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Refuse to lose


Mac pre-heart transplantMac, 57 years old, is an active man who enjoys the beautiful outdoors surrounding the log cabin he built in Vermont. These days you might find him outside zooming around on one of his three snowmobiles or in his garage restoring cars, his two favorite pastimes.

Listening to what his days are like now and hearing the energy in his voice, it’s hard to believe that a little more than six months ago Mac had a heart transplant. But he calls the journey leading up to getting his new heart “a long road.”

Starting down in the Bahamas

The first time Mac had any idea that something was wrong, he was just 33 years old and about 100 feet down in the water off the coast of the Bahamas. An avid scuba diver, Mac was on a dream diving trip.

“I had some problems—including severe shortness of breath,” he recalled. 

Mac carefully came back up to the surface of the water, got back on the boat and took it easy for the rest of his vacation. 

Soon after he returned home, he saw his primary care doctor who referred him to a cardiologist in the Springfield, MA, area. Mac was diagnosed with cardiomyopathy, a disease of the heart muscle that makes it difficult for the heart to pump blood through the body. 

Eventually, Mac’s symptoms got worse. He had increasing chest discomfort, fatigue and swelling in his legs, among other complications. His cardiologist suggested bypass surgery—Mac’s first of several procedures to try to increase the blood flow to his heart. 

The surgery went well. Mac took his time to recover and return to his job as a mechanic for the state. He liked to work and keep busy, and he felt “really good” for a while. 

“Then, I started feeling really sick like before, so we tried open heart surgery,” said Mac. “After that surgery, I had about 10 good years, then things went downhill again.” An echocardiogram showed the cardiomyopathy had progressed to a very serious point.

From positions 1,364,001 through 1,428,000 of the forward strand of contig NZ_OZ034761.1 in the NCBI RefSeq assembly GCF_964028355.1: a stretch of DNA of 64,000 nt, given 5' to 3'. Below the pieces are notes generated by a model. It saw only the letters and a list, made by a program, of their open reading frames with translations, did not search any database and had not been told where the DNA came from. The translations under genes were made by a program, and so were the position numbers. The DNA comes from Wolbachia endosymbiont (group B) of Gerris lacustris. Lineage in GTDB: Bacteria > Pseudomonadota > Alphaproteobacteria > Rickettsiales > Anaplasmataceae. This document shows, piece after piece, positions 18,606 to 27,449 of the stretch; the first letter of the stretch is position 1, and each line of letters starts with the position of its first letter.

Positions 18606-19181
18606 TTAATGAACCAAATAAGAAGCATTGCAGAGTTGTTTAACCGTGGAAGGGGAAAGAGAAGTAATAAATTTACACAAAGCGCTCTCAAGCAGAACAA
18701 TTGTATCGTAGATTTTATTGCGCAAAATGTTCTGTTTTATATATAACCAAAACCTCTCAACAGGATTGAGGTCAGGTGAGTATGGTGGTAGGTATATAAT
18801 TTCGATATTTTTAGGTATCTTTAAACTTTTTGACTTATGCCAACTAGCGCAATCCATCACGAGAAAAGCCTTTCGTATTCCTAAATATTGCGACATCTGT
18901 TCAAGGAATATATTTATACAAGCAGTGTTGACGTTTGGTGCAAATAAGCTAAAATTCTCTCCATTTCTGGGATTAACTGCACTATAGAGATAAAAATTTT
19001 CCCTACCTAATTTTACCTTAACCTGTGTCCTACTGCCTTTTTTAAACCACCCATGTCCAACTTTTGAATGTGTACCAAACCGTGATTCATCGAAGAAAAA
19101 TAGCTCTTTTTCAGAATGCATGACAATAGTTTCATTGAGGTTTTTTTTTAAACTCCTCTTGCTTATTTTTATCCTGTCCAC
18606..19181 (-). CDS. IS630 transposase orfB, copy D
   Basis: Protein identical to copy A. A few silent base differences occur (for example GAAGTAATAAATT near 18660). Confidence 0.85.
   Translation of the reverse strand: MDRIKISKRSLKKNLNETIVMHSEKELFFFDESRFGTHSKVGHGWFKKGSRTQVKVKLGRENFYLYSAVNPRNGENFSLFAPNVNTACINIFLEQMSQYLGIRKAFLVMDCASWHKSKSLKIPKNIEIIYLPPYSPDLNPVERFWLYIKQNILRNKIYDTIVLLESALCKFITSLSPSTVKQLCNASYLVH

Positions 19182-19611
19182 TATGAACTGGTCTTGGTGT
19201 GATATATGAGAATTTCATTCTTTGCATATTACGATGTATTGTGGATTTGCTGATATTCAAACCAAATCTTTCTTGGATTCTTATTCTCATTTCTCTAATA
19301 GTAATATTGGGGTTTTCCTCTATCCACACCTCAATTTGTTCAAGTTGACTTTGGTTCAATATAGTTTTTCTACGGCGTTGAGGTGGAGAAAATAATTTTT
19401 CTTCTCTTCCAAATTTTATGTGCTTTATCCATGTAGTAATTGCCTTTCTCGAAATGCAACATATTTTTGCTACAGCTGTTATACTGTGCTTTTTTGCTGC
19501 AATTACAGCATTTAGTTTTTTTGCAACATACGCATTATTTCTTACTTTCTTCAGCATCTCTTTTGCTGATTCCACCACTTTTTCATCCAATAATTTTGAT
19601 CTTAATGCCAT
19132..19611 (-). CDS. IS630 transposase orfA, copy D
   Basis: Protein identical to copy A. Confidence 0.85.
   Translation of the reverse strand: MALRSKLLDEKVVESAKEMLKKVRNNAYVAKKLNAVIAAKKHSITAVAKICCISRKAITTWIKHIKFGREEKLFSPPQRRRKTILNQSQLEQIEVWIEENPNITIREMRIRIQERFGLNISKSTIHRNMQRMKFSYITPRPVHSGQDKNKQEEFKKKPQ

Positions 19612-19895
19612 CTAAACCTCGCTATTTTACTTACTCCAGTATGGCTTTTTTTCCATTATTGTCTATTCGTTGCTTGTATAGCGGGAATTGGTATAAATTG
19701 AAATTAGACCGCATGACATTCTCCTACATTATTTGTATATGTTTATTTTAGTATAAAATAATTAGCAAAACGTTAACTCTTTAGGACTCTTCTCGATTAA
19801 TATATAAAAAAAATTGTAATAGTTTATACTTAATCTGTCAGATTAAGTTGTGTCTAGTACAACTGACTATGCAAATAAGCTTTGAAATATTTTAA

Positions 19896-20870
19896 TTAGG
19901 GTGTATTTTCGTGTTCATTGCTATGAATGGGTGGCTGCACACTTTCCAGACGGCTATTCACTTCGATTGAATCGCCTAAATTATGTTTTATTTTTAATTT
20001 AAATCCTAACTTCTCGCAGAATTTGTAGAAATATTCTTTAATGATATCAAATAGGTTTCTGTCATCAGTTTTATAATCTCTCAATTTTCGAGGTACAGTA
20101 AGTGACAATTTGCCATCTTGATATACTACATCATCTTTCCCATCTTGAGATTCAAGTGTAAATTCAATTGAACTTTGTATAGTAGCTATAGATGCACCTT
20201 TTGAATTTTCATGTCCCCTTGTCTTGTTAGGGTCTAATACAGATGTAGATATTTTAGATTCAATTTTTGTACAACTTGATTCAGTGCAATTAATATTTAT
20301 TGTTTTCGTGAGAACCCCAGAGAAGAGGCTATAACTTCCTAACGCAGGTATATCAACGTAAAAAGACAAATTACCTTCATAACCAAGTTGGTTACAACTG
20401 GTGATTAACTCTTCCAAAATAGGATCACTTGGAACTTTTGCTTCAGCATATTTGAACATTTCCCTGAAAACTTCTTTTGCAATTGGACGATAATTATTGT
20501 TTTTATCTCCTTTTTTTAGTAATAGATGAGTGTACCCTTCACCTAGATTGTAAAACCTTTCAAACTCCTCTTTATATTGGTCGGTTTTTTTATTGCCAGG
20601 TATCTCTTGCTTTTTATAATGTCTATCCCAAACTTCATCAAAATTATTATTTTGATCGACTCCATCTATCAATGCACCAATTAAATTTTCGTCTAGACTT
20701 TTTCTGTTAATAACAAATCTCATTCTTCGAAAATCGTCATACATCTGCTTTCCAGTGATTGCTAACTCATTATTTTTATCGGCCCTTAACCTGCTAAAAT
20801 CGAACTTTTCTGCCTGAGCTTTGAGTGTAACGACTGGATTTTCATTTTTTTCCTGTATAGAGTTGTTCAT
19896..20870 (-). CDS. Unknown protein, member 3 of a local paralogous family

“My doctors said it was time for me to see the heart specialists at Tufts Medical Center in Boston,” Mac said. “They did everything they could for me and knew the program at Tufts MC would be able to help.”

Unexpected news

It was about five years ago when Mac first met with David DeNofrio, MD, Medical Director, Advanced Heart Failure Program at Tufts MC. Dr. DeNofrio conducted a complete evaluation on Mac. He studied the reports and shared with Mac what he discovered: he would need a new heart. The Tufts MC team had to first get him healthy enough to be able to accept the new organ and then find a match for him. 

Mac developed a new nutrition plan that consisted of eating only heart healthy foods such as fresh vegetables and fruits, no processed foods and very low salt, and started exercising regularly. He eventually got down to a healthy weight. 

He learned that his family history of heart disease most likely played a role in his condition. Certain types of cardiomyopathy can be hereditary. His father and grandfather all died at a young age from heart attacks. 

Mac’s name was added to the list of people waiting to receive a new heart—the heart transplant list.

“I never thought this would happen to me,” Mac shared. “I was really scared.”

But he was confident he was in good hands. Since the year 2000, Tufts MC has performed more than 480 heart transplants – the most of any transplant center in New England. And the heart transplant program is the only program in New England to receive the highest rating – Tier 5 – for 1-year post-transplant survival.